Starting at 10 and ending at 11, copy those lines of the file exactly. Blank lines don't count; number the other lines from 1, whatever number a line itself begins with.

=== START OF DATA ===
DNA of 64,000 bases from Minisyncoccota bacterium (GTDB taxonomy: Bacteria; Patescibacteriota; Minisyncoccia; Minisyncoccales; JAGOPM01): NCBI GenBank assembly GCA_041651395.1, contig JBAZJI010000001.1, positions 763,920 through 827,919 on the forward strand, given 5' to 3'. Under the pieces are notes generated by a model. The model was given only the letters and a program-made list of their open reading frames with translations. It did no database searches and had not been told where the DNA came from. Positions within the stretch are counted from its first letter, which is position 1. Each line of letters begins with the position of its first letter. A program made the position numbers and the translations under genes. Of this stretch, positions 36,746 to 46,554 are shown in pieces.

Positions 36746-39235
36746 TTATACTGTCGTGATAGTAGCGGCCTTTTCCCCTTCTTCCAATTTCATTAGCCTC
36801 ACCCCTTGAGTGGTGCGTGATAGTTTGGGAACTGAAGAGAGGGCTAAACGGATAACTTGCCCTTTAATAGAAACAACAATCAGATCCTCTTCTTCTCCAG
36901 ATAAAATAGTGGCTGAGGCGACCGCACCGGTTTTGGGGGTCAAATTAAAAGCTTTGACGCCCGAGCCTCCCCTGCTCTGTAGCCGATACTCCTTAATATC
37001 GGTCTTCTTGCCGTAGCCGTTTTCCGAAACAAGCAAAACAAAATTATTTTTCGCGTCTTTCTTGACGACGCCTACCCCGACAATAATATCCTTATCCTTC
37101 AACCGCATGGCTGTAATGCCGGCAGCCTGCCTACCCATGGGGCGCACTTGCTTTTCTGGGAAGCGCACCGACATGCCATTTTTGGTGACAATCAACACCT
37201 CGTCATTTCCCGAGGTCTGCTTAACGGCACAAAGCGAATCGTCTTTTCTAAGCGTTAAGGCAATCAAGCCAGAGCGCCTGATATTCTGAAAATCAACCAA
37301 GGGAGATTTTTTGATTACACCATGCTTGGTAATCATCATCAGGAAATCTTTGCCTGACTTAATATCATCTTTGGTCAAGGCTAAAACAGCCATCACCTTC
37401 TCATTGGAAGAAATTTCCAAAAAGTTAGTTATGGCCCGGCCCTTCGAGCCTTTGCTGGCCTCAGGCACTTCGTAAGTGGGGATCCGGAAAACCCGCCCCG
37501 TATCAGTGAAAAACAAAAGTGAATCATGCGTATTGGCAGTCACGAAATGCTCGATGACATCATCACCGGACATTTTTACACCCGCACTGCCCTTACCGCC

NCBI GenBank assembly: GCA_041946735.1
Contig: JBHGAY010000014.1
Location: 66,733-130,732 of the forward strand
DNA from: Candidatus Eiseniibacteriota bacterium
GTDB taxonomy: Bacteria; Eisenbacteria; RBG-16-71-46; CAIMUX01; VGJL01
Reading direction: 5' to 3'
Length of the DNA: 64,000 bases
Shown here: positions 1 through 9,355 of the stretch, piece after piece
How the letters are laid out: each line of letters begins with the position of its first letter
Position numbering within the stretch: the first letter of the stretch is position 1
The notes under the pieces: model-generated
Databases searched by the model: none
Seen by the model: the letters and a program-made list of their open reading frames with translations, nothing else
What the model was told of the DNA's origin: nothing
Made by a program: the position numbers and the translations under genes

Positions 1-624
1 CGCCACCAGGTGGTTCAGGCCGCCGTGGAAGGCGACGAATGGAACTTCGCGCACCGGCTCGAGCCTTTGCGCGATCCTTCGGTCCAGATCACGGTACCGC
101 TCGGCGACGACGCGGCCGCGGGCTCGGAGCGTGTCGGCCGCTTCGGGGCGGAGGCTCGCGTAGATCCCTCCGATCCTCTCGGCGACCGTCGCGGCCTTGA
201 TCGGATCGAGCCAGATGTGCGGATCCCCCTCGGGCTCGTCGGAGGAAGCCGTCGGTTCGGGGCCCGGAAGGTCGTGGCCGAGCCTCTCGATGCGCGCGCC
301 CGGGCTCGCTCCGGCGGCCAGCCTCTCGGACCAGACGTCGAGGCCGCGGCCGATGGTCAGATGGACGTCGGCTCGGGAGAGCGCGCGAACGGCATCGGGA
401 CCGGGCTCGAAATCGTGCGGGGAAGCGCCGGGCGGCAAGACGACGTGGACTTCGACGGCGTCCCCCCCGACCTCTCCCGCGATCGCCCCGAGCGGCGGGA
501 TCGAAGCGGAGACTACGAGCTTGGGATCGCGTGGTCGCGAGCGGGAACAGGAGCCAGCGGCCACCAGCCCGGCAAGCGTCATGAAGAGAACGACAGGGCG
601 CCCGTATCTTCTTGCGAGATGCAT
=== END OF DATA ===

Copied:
37401 TCATTGGAAGAAATTTCCAAAAAGTTAGTTATGGCCCGGCCCTTCGAGCCTTTGCTGGCCTCAGGCACTTCGTAAGTGGGGATCCGGAAAACCCGCCCCG
37501 TATCAGTGAAAAACAAAAGTGAATCATGCGTATTGGCAGTCACGAAATGCTCGATGACATCATCACCGGACATTTTTACACCCGCACTGCCCTTACCGCC